After decades of serving the Christian community through his episcopal actions and literary output, Polycarp was arrested by the Roman authorities in Smyrna and brought before an incensed public assembly. After refusing to recant his Christian beliefs, he was sentenced to be burned alive. When the flames refused to consume the saint's body, the executioner found it necessary to end his life with the razored tip of a dagger.
The date of Polycarp's death is in dispute. Eusebius dates it to the reign of Marcus Aurelius (ca. 166–167). However, a post-Eusebian addition to the Martyrdom of Polycarp dates his death to Saturday, February 23 in the proconsulship of Statius Quadratus—which would imply a dating of 155 or 156 C.E. These earlier dates better fit the tradition of his association with Ignatius and John the Evangelist. However, the addition to the Martyrdom cannot be considered reliable on only its own merits. Further, numerous lines of evidence have been given to place the dating of Polycarp's death to the end of the 160s, perhaps even later. James Ussher, for example, calculated this to 169, a date that William Killen seems to agree with. Some of those evidences include the fact that the Martyrdom uses the singular when referring to the Emperor, while Marcus Aurelius only became the sole emperor of Rome in 169; that Eusebius and Saint Jerome both state Polycarp died under Marcus Aurelius; and that this martyrdom took place during a major persecution, which could correspond to the late 160s or the one in 177 with that of Lyons and Vienne. Though Lightfoot used these conclusions to argue for the earlier date of Polycarp's death, others (such as Killen) disagreed with this approach.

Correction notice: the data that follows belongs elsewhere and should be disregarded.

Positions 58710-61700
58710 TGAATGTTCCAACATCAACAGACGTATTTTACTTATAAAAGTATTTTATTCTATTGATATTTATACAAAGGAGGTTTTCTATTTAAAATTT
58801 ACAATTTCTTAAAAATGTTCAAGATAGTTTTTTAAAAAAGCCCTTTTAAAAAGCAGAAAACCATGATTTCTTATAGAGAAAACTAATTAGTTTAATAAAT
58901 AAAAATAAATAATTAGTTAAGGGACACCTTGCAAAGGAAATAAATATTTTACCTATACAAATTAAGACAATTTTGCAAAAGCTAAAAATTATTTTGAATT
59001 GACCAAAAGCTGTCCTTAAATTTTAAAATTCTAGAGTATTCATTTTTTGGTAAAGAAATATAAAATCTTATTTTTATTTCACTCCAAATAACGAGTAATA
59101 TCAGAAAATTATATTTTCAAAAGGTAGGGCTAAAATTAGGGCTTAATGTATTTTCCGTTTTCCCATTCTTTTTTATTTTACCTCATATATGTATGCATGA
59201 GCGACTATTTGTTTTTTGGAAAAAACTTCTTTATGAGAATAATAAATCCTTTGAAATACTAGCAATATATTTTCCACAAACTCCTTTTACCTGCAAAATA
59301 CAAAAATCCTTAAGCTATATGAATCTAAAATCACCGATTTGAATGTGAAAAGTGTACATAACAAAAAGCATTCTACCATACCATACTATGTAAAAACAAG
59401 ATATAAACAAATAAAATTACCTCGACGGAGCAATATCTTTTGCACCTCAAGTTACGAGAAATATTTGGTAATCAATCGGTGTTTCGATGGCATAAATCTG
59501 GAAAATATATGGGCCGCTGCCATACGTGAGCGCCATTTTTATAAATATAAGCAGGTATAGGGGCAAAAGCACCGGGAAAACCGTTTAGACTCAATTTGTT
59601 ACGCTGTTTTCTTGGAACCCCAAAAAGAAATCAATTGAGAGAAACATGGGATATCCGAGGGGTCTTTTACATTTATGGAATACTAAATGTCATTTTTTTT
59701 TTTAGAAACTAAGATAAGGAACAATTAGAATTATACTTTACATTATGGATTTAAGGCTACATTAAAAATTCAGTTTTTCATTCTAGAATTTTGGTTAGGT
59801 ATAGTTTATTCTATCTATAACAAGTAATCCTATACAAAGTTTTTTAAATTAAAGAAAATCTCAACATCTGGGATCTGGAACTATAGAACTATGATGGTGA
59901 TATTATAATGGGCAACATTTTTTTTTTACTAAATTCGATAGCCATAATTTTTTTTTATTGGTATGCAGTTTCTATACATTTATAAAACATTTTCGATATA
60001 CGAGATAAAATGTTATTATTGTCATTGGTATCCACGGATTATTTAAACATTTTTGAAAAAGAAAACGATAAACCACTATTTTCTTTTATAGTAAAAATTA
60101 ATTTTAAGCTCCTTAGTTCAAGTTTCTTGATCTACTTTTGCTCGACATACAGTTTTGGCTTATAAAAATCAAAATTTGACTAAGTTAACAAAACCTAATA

As an aside, some scholars have used the Martyrdom of Polycarp, which states that the bishop was taken on the day of the Sabbath and killed on the Great Sabbath, to demonstrate that the Smyrnaeans under Polycarp observed the seventh day as a Sabbath.
Historians such as William Cave who have written, "… the Sabbath or Saturday (for so the word sabbatum is constantly used in the writings of the fathers, when speaking of it as it relates to Christians) was held by them in great veneration, and especially in the Eastern parts honoured with all the public solemnities of religion."
Conversely, some feel that the expression "the Great Sabbath" refers to the Christian Passover or another annual holy day. If so, then the martyrdom would have had to occur between one and two months later as Nisan 14 (the date that Polycarp observed Passover) cannot come before the end of March in any year. Other Great Sabbaths (if this is referring to what are commonly considered to be Jewish holy days, though observed by many early professors of Christ) come in the Spring, late summer, or Fall. None occur in the winter.
These conjectures would be at odds with the Biblical evidence that suggests the common practice for Christians was in keeping the first day of the week (see Acts 20:7; 1 Corinthians 16:1, 2; Mark 16:9; etc.), though they could potentially be compatible with the Great Sabbath alluded to in the Gospel of John (John 7:37). This is called the Last Great Day and is a stand-alone annual holy day immediately following the Feast of Tabernacles.